This market has so many amazing food stalls to choose from we could barely contain our excitement! We loved stopping here for lunch because there were so many great options to choose from.
We ended up going to La Saletta and had an amazing menu del día (pre-fixed lunch menu with three courses and a drink) for 13.50€. Other spots to check out are Cutzmala Mexican Food, Caracola Cheesecakes, and Asian Army.
3. Retiro Park
Don’t worry if you ate too much at Mercado Antón Martín, you’ll walk it off as you explore Retiro Park, your next stop on day 2.
Retiro Park is over 300 acres of lush greenery and a perfect escape from the hustle and bustle of Madrid. The park was once the private gardens of King Philip III (can you imagine?!). Queen Isabel opened the park to the public in the 1800s and it’s been an oasis for residents and tourists ever since.
There is a large lake where you can rent row boats and paddle under a fountain and statue of the King. Fun fact: King Phillip had gondalos shipped from Italy to traverse the waterways that moved through this park in the 1600s.
Or you can just relax under the shade of the trees. A very popular spot to visit in Retiro Park is the Glass Palace, or Palacio de Cristal, which was a greenhouse tropical plants as part of an exhibition on the Philippines. Today it holds rotating art from the Reina Sofia and is free to enter!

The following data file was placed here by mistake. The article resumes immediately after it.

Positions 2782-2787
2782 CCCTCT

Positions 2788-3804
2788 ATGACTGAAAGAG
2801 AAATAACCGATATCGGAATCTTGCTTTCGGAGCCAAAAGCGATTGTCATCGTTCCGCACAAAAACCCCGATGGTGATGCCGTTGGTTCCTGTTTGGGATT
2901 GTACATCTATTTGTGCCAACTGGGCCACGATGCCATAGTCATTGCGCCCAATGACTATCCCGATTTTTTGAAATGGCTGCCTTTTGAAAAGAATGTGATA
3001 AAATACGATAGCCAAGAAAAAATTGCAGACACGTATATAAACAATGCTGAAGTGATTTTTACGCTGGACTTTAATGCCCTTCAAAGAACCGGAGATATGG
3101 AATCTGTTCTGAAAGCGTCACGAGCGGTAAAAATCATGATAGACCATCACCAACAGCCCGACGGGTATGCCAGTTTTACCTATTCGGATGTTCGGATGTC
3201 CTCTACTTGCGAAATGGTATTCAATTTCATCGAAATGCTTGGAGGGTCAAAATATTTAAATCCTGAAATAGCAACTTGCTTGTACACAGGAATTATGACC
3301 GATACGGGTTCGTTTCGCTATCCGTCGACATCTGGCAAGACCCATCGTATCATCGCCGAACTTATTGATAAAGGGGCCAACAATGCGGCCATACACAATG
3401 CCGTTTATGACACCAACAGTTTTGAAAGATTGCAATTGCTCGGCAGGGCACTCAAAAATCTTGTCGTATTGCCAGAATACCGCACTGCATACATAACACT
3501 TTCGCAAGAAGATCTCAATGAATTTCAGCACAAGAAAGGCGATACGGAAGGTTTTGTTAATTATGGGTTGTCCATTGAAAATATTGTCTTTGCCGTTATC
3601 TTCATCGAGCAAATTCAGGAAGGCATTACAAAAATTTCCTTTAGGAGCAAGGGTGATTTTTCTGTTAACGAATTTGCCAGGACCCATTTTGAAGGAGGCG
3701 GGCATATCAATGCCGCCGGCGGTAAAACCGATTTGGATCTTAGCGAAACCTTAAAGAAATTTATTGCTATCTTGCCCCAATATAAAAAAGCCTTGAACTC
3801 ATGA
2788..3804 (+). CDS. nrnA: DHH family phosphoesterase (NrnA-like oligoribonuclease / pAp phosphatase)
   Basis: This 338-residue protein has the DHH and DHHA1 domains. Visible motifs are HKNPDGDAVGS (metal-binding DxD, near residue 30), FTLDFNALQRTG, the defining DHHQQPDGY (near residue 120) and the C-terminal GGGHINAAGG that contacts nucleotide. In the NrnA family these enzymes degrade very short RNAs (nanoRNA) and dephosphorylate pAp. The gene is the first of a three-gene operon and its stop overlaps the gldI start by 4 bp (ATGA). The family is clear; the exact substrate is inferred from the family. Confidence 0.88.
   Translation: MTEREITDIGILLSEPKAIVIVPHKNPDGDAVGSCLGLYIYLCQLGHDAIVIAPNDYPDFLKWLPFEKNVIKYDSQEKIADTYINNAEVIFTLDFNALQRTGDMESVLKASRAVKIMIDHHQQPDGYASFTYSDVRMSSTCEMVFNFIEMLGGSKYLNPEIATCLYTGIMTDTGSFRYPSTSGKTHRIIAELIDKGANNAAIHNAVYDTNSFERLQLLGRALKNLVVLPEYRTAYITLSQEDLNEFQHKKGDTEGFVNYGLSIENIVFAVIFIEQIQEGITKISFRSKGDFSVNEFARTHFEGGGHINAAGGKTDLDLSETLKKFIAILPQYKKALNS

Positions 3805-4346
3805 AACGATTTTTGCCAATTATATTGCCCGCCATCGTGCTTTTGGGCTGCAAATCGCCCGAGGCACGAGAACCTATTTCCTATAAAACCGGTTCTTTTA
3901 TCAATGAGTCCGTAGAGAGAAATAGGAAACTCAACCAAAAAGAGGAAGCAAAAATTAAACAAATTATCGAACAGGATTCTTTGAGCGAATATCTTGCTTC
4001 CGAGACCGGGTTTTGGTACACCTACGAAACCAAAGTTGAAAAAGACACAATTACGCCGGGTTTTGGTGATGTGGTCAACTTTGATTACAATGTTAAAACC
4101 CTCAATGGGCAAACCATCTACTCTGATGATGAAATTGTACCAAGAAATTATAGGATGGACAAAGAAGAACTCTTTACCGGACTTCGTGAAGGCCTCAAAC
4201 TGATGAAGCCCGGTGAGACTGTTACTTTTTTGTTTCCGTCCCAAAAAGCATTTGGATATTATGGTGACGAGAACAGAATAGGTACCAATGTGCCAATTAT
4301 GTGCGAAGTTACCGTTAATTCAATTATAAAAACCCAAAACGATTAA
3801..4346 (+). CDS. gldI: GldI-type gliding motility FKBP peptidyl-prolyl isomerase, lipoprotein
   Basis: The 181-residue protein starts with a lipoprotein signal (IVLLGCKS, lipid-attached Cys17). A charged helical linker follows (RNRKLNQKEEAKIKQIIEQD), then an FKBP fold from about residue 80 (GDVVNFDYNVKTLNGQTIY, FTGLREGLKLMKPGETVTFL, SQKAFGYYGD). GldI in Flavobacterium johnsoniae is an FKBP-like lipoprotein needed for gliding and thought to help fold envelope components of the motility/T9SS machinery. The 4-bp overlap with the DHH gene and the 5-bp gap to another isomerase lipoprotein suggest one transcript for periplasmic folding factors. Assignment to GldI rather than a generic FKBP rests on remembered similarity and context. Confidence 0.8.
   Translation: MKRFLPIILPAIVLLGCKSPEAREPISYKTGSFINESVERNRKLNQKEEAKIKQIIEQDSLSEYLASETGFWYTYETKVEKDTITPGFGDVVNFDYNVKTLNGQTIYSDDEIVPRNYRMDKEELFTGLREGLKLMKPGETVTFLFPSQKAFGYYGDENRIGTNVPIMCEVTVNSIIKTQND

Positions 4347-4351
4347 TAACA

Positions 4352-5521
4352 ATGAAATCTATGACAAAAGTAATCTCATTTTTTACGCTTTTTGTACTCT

Also, don’t miss the rose gardens. They will blow you away! I could not believe how large or beautiful the rose gardens of Retiro Park are. No matter how many days we have to enjoy in Madrid, Retiro Park is a place we always visit.
4. Tapas in Chueca
Your final stop for day two in Madrid is in the neighborhood of La Chueca. This is known as Madrid’s “gay district” because it is very LGBTQ-friendly. There are fun bars and restaurants in this neighborhood making it a great spot for a tapa crawl.
Bodega de la Ardosa is a popular tapas restaurant in La Chueca. It’s been open for 127 years serving classic tapas in a really cozy traditional setting. Angelita Madrid is an upscale restaurant that serves small dishes and full-size entrees.
If you don’t want to hop from tapas bar to tapas bar this is a great option. Another alternative is Restaurante Morgana. This is a Galician restaurant (a region of Spain in the north) where seafood shines and cidre is poured liberally.